Some good news and some bad news. First the bad news, Sonic Temple festival and Epiceter will go on hiatus in 2021, and hopefully return in 2022.
The good news is that Danny Wimmer Presents have announced dates for three festivals that are currently scheduled to happen this year.
Inkcarceration Music & Tattoo Festival will take place from 7/23 to 7/25 in Mansfield, OH at the Ohio State Reformatory
Louder Than Life will go down on September 23-26 in Louisville, KY at the Highland Festival Grounds at KY Expo Center
Welcome To Rockville returns on November 11-14 in Daytona Beach, FL at the Daytona International Speedway
And, as previously announced Aftershock Festival is still scheduled for October 7-10 in Sacramento, CA at Discovery Park.
Danny Wimmer commented on the situation saying: “Taking our festivals down last year was one of the most painful experiences our company has ever lived through. And it wasn’t just painful for us, it was hard on the bands, fans, partners, cities and vendors.
It has become clear to us that we will not be able to have our festivals this spring, and for a variety of reasons, it is not possible to produce all of our annual festivals in the window of Fall 2021, so we made the difficult decision to only produce ‘Aftershock‘, ‘Welcome To Rockville‘ and ‘Louder Than Life‘ this year.
These are our longest running and most geographically diverse festivals. Focusing on these three events, along with ‘Inkcarceration Festival‘ at the end of July gives as many fans as possible, from all over the country, the chance to rock again.”
The news comes as certain festivals have announced cancelations. Earlier this week, Califonia's Coachella festival scheduled for the spring was canceled. A huge summer festival in England, Glastonbury, was also cancelled, with promoters from France's Hellfest "pessimistic" that the event could happen this year.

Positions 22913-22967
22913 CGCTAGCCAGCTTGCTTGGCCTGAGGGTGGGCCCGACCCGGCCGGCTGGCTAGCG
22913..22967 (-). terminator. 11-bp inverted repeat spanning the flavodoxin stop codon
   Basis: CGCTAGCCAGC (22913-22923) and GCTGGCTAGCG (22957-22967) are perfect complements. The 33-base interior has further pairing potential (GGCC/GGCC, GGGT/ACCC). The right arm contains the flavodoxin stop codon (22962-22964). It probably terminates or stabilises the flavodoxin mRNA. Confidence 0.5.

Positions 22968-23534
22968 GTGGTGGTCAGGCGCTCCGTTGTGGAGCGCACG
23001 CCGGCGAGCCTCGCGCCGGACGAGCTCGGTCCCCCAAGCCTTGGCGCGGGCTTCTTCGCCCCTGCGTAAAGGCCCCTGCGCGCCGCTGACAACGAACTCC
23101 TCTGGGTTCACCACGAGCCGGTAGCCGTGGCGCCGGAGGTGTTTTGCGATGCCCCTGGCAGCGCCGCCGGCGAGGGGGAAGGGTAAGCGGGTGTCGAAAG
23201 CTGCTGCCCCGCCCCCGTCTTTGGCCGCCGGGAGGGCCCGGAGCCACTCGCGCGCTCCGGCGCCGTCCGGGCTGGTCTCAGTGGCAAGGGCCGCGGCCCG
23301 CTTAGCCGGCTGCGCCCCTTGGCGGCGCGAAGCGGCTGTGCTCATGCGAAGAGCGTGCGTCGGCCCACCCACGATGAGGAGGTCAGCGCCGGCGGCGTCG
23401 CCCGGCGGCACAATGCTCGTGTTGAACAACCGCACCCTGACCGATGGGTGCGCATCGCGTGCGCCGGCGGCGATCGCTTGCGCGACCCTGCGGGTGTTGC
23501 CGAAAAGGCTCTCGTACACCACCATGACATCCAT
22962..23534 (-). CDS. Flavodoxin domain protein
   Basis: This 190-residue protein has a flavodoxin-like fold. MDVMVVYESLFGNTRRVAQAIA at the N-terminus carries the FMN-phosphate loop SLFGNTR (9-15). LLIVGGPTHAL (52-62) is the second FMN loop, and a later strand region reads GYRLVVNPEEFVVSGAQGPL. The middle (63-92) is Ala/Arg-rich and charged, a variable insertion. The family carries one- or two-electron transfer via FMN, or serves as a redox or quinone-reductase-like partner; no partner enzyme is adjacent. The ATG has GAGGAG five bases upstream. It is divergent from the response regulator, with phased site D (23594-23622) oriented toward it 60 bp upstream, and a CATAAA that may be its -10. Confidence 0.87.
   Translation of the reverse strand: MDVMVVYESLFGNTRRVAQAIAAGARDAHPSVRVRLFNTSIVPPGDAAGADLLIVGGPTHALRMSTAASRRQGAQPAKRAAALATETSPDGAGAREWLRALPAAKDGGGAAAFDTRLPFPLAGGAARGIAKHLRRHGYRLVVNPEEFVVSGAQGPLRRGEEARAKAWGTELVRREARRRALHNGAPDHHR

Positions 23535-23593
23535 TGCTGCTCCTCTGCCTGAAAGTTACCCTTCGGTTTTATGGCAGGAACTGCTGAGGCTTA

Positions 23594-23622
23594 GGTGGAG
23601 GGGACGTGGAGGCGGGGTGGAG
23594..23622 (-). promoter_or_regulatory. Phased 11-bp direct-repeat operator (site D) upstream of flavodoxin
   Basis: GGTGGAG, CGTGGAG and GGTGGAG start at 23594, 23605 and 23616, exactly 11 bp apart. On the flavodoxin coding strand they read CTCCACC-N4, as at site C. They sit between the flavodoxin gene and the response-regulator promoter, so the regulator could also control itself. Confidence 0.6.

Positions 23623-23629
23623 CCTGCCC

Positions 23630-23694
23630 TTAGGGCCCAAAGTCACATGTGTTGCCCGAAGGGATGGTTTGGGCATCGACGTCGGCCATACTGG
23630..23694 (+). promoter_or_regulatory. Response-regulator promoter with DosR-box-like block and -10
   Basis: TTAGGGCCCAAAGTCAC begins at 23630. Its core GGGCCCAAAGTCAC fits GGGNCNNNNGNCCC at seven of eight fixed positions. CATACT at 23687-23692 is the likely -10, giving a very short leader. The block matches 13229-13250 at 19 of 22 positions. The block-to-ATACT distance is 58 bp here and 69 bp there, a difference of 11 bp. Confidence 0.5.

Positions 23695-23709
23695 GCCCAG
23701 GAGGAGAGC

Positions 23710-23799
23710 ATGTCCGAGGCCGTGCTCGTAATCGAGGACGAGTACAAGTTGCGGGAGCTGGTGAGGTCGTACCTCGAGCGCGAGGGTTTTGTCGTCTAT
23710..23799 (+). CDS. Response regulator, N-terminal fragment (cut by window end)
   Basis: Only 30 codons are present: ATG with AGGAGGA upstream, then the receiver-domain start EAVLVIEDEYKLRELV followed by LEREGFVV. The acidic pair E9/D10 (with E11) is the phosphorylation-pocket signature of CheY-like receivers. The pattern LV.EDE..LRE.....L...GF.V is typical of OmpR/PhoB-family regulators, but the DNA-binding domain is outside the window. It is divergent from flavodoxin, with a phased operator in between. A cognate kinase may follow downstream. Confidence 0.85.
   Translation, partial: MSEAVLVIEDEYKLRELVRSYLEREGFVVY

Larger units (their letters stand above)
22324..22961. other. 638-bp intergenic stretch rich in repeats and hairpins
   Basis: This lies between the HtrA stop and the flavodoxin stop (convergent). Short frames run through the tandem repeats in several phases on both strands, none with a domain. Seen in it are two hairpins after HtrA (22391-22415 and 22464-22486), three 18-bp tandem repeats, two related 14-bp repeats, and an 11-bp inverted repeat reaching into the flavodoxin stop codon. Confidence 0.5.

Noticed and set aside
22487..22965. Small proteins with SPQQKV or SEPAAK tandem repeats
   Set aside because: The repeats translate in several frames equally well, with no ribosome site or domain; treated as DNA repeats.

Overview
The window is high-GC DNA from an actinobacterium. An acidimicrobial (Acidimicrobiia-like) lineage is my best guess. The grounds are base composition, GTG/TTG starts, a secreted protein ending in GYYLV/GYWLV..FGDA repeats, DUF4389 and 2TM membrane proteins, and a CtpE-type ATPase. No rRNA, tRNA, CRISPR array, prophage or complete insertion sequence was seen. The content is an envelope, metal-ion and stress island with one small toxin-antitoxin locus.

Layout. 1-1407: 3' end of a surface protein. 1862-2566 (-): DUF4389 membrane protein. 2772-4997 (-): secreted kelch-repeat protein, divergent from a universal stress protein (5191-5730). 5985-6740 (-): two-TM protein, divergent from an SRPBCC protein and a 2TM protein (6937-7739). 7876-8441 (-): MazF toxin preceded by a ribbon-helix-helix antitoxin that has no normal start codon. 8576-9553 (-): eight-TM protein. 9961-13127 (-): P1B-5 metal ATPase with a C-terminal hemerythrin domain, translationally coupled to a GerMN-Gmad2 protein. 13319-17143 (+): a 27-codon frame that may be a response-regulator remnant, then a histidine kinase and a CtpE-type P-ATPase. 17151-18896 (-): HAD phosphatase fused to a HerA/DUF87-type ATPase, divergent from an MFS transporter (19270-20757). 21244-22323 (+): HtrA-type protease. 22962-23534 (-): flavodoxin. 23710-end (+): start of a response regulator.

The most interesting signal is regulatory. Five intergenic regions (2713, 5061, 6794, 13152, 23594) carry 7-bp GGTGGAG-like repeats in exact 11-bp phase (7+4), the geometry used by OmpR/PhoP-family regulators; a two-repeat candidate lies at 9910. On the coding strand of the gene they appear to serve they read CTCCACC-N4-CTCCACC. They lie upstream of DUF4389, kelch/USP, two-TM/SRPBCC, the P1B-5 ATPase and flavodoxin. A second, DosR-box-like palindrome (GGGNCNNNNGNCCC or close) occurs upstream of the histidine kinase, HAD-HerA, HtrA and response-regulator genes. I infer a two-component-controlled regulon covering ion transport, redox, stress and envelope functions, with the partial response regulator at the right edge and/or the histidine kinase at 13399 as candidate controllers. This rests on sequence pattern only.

The issue is getting the right amount of insurance. Marc Geiger is the co-founder of Lollapalooza and the former global head of music at talent agency William Morris Entertainment, one of the largest global talent agencies in the world, said last year on The Bob Lefsetz Podcast that there are "probably 20" roadblocks preventing live music from returning nationally. Besides the obvious of the virus, spacing and density, he points out that a huge hurdle will be insurance and libality. “With [COVID], there’s infinite liability,” adding that it will add incredible risk for promoters to put on shows, and even finding a willing insurer. Currently, no insurance company offers COVID insurance. Geiger notes that some of the larger promoters can likely self-insure, but for independent promoters, they will have to wait longer." He predicted shows wouldn't return until 2022.
Director of the National Institute of Allergy and Infectious Diseases Dr. Anthony Fauci said in an interview earlier this month that he believed vaccines in the U.S. may provide enough herd immunity to allow live music to resume this fall.
"If everything goes right, this is will occur some time in the fall of 2021," Fauci said, "so that by the time we get to the early to mid-fall, you can have people feeling safe performing onstage as well as people in the audience."